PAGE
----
T.C. students help squelch alcohol abuse among our peers

T.C. students help squelch alcohol abuse among our peers

To the editor:

Spring has arrived, and the school year is entering its last few weeks. High school seniors around the country are already looking forward to prom and their final summer before starting college or a career. At graduation parents and teachers will speak of the bright future awaiting these seniors and the wonderful experiences and opportunities that lie ahead.

Unfortunately, our schoolmates are not impervious to the harsh realities of the world. Alcohol abuse is a very real and serious problem at T.C. Williams, especially around graduation time. According to the most recent Alexandria Youth Risk Behavior Survey:
• 30 percent of high school students reported drinking alcohol in the past 30 days.
• 40 percent of seniors said they had consumed alcohol in the last 30 days.
• 15 percent of T.C. students have engaged in binge drinking (five or more drinks in a couple of hours).

According to the National Institutes of Health, underage alcohol use is more likely to kill young people than all other illegal drugs combined. Alcohol plays a contributing role in two of the three leading causes of death among youth, ages 15 to 20.

Motor-vehicle accidents are the leading cause of death in this age group. This is because adolescents have less experience driving and are more susceptible than older drivers to the influences of alcohol. The fatality rate among alcohol-related crashes involving adolescents — ages 16 to 20 — is more than twice the rate for drivers older than 20.

I, Cassie, know only too well what happens when you combine alcohol with driving. On Christmas morning in 2008, my cousins were on their way to my great-grandmother’s house to get their presents. That morning there happened to be a drunk driver in a semi-truck. His truck hit their car.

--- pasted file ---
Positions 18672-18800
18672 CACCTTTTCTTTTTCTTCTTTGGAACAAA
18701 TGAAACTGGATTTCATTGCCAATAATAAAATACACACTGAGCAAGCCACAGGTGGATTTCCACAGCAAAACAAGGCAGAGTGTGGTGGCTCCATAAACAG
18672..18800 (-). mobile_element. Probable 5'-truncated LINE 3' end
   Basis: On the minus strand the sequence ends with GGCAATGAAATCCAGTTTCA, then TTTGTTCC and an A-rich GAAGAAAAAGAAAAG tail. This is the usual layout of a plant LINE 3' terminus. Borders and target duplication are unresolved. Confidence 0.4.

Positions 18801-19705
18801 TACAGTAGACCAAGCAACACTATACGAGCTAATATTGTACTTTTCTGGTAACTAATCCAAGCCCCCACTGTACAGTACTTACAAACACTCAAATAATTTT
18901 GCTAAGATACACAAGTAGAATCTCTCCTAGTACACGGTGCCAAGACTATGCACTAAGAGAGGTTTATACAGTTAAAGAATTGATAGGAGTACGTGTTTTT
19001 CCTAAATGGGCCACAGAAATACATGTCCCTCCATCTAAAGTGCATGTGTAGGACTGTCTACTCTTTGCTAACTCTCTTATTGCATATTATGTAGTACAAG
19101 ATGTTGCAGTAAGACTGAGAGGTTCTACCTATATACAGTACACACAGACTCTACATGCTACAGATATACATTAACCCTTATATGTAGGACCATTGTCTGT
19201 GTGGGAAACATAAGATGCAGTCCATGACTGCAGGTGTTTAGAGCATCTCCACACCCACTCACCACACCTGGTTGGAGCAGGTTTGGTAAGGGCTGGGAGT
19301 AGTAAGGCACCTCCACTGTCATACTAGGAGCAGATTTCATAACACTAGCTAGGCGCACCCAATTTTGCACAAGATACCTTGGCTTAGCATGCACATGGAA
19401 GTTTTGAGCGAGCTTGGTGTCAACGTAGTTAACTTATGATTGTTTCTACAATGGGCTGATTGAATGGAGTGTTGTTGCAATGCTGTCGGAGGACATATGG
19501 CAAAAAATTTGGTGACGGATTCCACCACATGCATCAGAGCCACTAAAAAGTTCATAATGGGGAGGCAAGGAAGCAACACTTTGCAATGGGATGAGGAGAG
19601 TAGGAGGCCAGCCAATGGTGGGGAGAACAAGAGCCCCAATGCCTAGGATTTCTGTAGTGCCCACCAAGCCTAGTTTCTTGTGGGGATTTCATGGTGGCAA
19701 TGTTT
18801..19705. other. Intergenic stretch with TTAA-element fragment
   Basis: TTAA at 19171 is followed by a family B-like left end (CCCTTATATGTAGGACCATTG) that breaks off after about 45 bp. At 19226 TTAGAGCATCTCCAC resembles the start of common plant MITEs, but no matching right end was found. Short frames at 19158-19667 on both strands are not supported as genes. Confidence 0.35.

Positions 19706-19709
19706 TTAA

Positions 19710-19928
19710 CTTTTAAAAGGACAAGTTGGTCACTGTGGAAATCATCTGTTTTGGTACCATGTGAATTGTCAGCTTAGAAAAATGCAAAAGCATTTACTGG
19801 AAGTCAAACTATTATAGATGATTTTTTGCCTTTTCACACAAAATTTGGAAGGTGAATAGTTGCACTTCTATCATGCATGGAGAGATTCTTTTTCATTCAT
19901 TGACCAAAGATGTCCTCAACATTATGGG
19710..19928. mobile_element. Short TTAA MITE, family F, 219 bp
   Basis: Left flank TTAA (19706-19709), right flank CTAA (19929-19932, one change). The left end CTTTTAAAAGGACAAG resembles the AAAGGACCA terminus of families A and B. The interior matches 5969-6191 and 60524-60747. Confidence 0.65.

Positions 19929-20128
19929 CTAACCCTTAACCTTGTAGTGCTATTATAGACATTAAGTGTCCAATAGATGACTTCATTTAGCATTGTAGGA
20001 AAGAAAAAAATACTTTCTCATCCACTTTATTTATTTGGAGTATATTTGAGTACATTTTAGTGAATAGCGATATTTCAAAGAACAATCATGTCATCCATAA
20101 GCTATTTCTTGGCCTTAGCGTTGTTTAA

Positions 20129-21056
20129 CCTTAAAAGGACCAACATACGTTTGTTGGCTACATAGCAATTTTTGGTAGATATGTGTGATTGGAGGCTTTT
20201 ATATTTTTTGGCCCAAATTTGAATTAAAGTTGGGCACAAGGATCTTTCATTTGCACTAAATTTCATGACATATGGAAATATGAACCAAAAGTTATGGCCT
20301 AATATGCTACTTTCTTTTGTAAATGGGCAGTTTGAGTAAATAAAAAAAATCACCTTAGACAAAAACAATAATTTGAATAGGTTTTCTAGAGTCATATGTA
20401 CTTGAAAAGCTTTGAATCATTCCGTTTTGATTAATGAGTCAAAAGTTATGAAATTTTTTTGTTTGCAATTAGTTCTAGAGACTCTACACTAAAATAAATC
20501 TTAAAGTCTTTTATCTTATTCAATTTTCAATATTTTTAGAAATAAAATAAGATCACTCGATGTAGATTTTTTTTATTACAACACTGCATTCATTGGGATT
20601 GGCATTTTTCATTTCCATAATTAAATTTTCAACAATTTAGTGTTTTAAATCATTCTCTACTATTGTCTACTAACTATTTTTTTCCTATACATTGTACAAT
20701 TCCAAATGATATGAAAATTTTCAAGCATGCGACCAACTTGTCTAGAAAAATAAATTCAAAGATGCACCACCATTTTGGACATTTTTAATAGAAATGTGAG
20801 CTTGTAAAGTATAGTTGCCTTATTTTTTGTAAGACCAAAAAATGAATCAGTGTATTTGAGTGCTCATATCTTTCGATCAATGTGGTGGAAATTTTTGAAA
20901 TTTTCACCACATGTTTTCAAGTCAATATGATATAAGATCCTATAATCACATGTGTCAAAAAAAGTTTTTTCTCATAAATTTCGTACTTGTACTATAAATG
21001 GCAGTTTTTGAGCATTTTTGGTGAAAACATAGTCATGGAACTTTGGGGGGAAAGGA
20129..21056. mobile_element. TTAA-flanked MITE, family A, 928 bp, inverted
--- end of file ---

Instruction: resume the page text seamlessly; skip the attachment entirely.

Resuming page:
My oldest cousin died in the crash, and his younger brother is scarred because of the accident. He turned to his oldest brother after regaining consciousness. Before the medics pulled him out of the car, he saw that his older brother — sitting next to him — had died.

My younger cousin was 6 years old at the time. No person should ever be so irresponsible as to kill a 12-year-old child and scar a 6-year-old because they chose to drink and drive.

During the transition from childhood to adulthood, significant changes occur in the body, including essential developments in the neural networks of the brain. During the conformist years of adolescence, new situations often pressure youth to consume alcohol.

Exposing the brain to alcohol during this period will interrupt key processes of the still-developing brain, leading to cognitive impairment as well as further risk of adult alcohol dependency. Teenagers who abuse alcohol are four times more likely to develop alcohol dependencies in adulthood. Even seemingly insignificant amounts of alcohol can seriously impede academic and career potential.

The Substance Abuse Prevention Coalition of Alexandria has supported many measures to address teen alcohol use. As this week is National Prevention Week and Wednesday was Alcohol Abuse Prevention Day, the SAPCA Club that we founded at T.C. hopes to raise awareness of the serious implications of alcohol use by launching its alcohol prevention campaign at the high school with special activities during lunch.

In addition, annually, SAPCA organizes the sticker shock campaign. Teams of volunteers place “STOP” stickers throughout local stores, reminding customers of the consequences of purchasing alcohol for minors.

In 2011, SAPCA campaigned for stronger language in Virginia’s social host law, which made it a class-one misdemeanor to provide minors with alcohol. With the help of SAPCA and Delegate Charniele Herring, the new wording increases adult liability by changing “knowing” the drinker is younger than 21 to “having reason to know the drinker is under 21.”

Alcohol abuse is a very real epidemic in our community. It is imperative residents join SAPCA in taking a stand against underage substance use and help the graduating class of 2013 realize their bright futures.
– Emma West and 
Cassie Cowart
Juniors at T.C. Williams, SAPCA Club members